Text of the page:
Practice Perseverance During Trying Times

In 2020, a global pandemic hogged the spotlight, and cast in shadow were many other trials facing individuals and societies around the world. It was a year of chaos, turmoil, and uncertainty.

We enter a new year, many bruised and bloodied from the last, in varied states of nerve: some of us stronger than ever, others barely hanging on, most somewhere in between. Can we humans control our responses to these grand external threats? The long-revered trait of perseverance suggests so.

Perseverance is described by Merriam-Webster dictionary as “continued effort to do or achieve something despite difficulties, failure, or opposition.” Comparable alternatives steadfastness and grit may also serve depending on context. Perseverance is a positive outcome of endurance, a word which took on broader meaning in ancient times, and is summarized well by brain researcher Dr. Samuele Marcora as “The struggle to continue against a mounting desire to stop.” 

As pointed out by Tatiana Denning in The Epoch Times, perseverance is a universally exalted attribute, receiving praise in powerful works like The Bible, from great US presidents, from multiple peer-reviewed studies which draw powerful conclusions. Plus, we can observe the pattern of admiring perseverance in our daily lives. But why is it such a great thing to possess?

Perseverance “cultivates a sense of purposefulness that can create resilience” against several mental illnesses, Nur Hani Zainal, lead author of a study published in the Journal of Abnormal Psychology, told Science Daily. As you can see, there is a continued momentum from enduring to persevering to achieving resilience, the latter of which is an ability to recover from to adjust to misfortune and change. That’s incredibly useful armor for the mind and soul.

Fall down seven times, stand up an eight.

Japanese Proverb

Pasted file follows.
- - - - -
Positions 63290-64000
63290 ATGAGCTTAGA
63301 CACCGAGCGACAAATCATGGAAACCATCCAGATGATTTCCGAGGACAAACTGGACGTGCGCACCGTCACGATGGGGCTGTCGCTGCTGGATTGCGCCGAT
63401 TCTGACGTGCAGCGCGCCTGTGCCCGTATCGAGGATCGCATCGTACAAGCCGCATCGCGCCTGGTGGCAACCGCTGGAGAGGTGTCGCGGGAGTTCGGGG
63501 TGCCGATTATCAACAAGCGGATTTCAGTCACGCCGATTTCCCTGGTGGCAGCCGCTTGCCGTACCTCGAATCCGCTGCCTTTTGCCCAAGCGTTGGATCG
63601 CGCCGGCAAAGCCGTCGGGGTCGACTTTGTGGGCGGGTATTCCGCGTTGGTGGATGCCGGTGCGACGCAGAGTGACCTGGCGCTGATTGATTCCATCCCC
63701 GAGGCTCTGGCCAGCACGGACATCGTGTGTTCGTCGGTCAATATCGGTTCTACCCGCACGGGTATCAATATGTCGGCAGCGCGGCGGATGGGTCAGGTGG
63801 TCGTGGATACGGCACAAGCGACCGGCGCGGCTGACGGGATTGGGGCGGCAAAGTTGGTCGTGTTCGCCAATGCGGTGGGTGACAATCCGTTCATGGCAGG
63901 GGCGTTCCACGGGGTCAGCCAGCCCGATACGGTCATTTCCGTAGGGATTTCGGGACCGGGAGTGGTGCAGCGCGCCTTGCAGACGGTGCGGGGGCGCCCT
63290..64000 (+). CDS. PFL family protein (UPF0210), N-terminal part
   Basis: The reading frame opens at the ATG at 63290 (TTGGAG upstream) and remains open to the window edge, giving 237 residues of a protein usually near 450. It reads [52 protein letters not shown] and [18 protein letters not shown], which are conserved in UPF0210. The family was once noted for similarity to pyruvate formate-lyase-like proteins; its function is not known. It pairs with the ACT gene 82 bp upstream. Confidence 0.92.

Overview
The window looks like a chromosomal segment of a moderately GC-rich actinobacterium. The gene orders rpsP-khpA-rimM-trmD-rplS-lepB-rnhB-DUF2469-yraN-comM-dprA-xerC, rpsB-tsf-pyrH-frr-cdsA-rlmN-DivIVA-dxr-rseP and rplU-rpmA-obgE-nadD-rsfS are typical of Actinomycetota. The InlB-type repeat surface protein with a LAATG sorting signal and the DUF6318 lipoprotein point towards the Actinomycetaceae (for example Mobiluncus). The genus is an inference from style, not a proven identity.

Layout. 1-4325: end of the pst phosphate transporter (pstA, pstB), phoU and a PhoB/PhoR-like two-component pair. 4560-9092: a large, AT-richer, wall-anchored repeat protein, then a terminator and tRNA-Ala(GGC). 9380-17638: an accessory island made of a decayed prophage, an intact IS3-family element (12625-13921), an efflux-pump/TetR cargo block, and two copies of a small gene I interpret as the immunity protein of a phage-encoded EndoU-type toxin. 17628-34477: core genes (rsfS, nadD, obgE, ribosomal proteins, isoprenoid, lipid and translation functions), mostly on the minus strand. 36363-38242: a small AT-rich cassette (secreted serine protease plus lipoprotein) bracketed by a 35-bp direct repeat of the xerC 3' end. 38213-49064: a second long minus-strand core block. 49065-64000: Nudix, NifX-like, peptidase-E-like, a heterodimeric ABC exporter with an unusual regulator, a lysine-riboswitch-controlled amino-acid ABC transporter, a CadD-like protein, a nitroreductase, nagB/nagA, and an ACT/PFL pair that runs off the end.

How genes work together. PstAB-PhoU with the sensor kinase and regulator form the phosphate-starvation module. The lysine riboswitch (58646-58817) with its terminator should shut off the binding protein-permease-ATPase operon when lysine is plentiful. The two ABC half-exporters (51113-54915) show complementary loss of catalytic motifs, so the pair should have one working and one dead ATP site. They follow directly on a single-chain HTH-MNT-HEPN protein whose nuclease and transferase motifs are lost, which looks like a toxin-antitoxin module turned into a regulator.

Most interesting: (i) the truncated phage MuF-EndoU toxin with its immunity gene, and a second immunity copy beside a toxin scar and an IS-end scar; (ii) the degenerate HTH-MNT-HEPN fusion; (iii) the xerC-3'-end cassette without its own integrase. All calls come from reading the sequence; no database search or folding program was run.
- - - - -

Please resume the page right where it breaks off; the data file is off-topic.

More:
The essence of perseverance is simple at heart and has been distilled for ages: “Seven falls, eight rises” is a four-word Japanese proverb which perfectly captures one portrait of perseverance. In other words—if you fail, try again until you succeed.

Another key aspect of perseverance is captured by Confucius, who said,
“The man who moves a mountain begins by carrying away small stones.” The Chinese philosopher’s musing suggests that although a task may feel daunting, action is a required step to progress (or persevere), and a powerful outcome can be the result of effort. Without a labor to endure, there is no capacity to persevere, and resilience will not build.


According to Denning, D.O., perseverance is not just an attribute, but a skill. As a skill, we can practice it and adopt it as a personal attribute. Here’s what she suggests for developing perseverance.

  1. Know what matters to you. “By having a strong moral compass, composed of honesty, integrity, and ethical behavior, we will be filled with the conviction needed to help persevere in the face of hardship,” she writes.
  2. Take action, however small. She suggests using “small victories”—which we at VICTORIOUS ACADEMY have long advocated—to gain a sense of control, which strengthens resolve over time.
  3. Assume responsibility. You must accept responsibility for your actions. If you are “detached rather than truly invested,” perseverance is “impossible,” according to Denning.
  4. Don’t overthink it. It can be easy to defeat oneself if one does not remain composed and stoic. “If our thoughts aren’t aligning with who we want to be, we should work to eliminate and replace them,” writes Denning.
  5. Draw inspiration. Other people, and stories, can inspire a spark within. A strong role model, good book, or provoking film can achieve an increased desire to beat the odds for yourself, too.
  6. Establish consistency. Develop self-control and an ability to resist temptation. Performing actions according to steady discipline, rather than the whim of motivation, increases the control we have over our minds and lives.
  7. Push past fear. For many, fear can be an overwhelming and crippling emotion. When it triggers our “flight” instinct, we lose—unless we learn to use our “fight” reaction instead. Fear will either hold you back or thrust you forward, depending on your actions.
  8. Reflect on self. Learn from negative experiences and avoid the trap of discouragement. “Manage frustrations and worries, and control thoughts and actions.”